Relativistic Matter.
From shifting stars to multiple quasars.
Through the gravitational telescope.
The stars themselves.
Extreme spacetime bending: black holes.
The shape of Einstein's Universe.
The view from Einstein's shoulders.
Rezensionen
From the reviews:

"One hundred years ago Albert Einstein published his special theory of relativity. In the century following his breakthrough, his insights have illuminated astronomical discovery. Keel's book shows how deeply relativity has informed our interpretation of the Universe, and how many of the amazing discoveries of the last century can be properly interpreted only with the use of the special and general theories of relativity." Mercury Jan-Feb 2006

"[T]his book is a pleasant surprise in most respects... [T]his is the best and most accessible summary of relativistic effects in astronomy that I have had the pleasure of reading. I'm sure I'll inevitably dip back into it again." Roger Feasey, in Journal of the Auckland Astronomical Society

"In 'The Sky at Einstein's feet', William Keel follows a different path and instead considers the impact that Einstein's relativity has had on astrophysics. This is an enormous task, but Keel successfully covers several seemingly disparate areas ... . Keel has done a good job of summarising Einstein's impact. Noteworthy is his dedication to those who 'have been unjustly forgotten' ... . this broad overview and historical content will appeal to the popular science market ... ." (Geraint F Lewis, Australian Physics, Vol. 43 (2), 2006)

"The aim of this interesting book is to describe at a popular level how relativity theory has influenced the development of astronomy. ... The style is lively and engaging. There are plenty of interesting anecdotes, some from the author's own experience, which give a real idea of both the rigours and the excitement of astronomical research. ... The book is copiously illustrated, with some stunning images ... . the book would make excellent motivational background reading for students struggling with a first relativity course." (Andrew King, The Observatory, Vol. 126 (1194), 2006)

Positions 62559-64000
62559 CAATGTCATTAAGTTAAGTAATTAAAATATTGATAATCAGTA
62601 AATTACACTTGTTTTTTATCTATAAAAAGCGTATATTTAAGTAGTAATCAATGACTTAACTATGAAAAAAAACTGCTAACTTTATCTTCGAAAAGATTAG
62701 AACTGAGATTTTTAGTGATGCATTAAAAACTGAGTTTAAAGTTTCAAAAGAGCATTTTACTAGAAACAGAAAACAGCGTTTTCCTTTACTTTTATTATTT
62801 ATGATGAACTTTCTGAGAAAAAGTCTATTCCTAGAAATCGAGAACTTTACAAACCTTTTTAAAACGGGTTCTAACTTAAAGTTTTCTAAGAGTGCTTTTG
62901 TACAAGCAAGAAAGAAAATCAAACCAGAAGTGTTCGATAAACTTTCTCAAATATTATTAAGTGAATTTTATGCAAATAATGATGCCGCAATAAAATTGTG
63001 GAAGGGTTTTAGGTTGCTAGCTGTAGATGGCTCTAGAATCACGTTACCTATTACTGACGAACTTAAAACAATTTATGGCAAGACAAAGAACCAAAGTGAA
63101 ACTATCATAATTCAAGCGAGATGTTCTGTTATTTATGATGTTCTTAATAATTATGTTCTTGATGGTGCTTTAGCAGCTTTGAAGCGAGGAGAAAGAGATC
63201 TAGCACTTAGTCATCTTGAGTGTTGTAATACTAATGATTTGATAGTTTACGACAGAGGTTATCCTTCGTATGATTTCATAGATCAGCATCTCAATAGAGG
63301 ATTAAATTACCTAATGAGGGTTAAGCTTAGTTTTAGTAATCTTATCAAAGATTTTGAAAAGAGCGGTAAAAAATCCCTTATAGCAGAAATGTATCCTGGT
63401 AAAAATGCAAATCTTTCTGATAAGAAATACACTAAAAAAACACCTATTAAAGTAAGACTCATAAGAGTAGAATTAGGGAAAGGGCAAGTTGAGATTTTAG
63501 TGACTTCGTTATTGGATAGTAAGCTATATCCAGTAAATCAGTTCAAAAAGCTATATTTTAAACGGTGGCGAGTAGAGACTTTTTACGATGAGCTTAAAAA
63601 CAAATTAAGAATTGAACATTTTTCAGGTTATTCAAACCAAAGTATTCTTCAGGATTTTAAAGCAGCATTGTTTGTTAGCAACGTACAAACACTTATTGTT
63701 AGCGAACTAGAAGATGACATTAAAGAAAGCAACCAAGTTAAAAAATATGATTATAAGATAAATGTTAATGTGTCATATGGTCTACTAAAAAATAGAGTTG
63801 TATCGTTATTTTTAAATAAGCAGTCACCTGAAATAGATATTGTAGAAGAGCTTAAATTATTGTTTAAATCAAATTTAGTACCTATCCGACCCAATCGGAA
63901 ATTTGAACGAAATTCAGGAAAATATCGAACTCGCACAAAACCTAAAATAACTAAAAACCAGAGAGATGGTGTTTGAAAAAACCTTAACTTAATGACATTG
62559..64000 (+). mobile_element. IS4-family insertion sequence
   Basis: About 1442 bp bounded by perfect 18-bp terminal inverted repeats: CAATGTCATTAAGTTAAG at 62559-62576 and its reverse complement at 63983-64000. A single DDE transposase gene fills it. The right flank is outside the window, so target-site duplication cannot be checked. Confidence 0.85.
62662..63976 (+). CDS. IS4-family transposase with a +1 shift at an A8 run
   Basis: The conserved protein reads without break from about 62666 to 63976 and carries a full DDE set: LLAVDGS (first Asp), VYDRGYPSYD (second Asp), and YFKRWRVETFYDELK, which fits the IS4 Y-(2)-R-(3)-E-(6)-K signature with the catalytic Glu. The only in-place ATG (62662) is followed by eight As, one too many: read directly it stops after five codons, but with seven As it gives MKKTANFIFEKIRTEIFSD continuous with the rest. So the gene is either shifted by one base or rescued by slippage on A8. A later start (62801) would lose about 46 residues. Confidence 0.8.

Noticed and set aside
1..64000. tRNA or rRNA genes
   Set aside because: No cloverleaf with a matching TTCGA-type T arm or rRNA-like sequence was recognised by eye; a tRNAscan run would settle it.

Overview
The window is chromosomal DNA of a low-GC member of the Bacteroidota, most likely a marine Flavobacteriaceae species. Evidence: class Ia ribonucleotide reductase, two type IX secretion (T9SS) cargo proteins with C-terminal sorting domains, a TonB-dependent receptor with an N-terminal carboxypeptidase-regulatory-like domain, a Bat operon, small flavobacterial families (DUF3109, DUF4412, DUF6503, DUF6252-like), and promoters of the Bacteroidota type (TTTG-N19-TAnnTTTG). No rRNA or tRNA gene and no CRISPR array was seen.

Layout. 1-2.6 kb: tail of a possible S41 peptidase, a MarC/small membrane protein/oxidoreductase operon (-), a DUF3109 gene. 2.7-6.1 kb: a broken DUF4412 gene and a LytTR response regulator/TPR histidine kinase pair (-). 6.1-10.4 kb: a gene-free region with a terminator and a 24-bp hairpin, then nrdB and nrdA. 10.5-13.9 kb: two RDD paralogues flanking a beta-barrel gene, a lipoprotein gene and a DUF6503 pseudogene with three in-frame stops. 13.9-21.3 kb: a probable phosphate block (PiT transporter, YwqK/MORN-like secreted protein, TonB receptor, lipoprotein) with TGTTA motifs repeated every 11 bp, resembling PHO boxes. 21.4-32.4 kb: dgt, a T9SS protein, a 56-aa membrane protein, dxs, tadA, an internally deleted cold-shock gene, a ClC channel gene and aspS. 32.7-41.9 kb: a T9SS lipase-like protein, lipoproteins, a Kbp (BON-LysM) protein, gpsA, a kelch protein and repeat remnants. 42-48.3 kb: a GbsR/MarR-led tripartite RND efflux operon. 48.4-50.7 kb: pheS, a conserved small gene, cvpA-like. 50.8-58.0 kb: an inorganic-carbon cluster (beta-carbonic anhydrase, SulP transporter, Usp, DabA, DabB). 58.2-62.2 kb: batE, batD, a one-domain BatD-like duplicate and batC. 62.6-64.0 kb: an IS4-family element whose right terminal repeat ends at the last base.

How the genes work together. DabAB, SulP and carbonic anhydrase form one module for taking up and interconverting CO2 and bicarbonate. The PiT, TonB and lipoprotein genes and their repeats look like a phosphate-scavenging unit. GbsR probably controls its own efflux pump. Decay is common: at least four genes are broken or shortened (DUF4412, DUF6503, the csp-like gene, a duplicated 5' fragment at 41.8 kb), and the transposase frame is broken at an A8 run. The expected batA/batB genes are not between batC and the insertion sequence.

"Keel, in his book, wants to share with a wide audience the impact of relativity on astronomy. ... clear, concise explanations introduce most new terms ... . This, together with descriptive introductions to chapters and a good selection of illustrations make the book a well detailed, enjoyable read for the average amateur astronomer and those interested in the physics behind the pretty pictures of the night sky. With this book, Keel should achieve his objective ... ." (Mark Mortimer, www.universetoday.com, May, 2006)

"This book is a review of current observational astronomy and the contribution of Einstein's thought to our present understanding. It possesses considerable depth of coverage and insight and, generally, reads very well. ... If you want the title explained, you must read the book. William Keel is a talented writer and that is about all I know about him. ... For a general reader this book provides insight and information in an entertaining manner." (Roger O'Brien, Journal of the British Astronomical Association, Vol. 116 (4), 2006)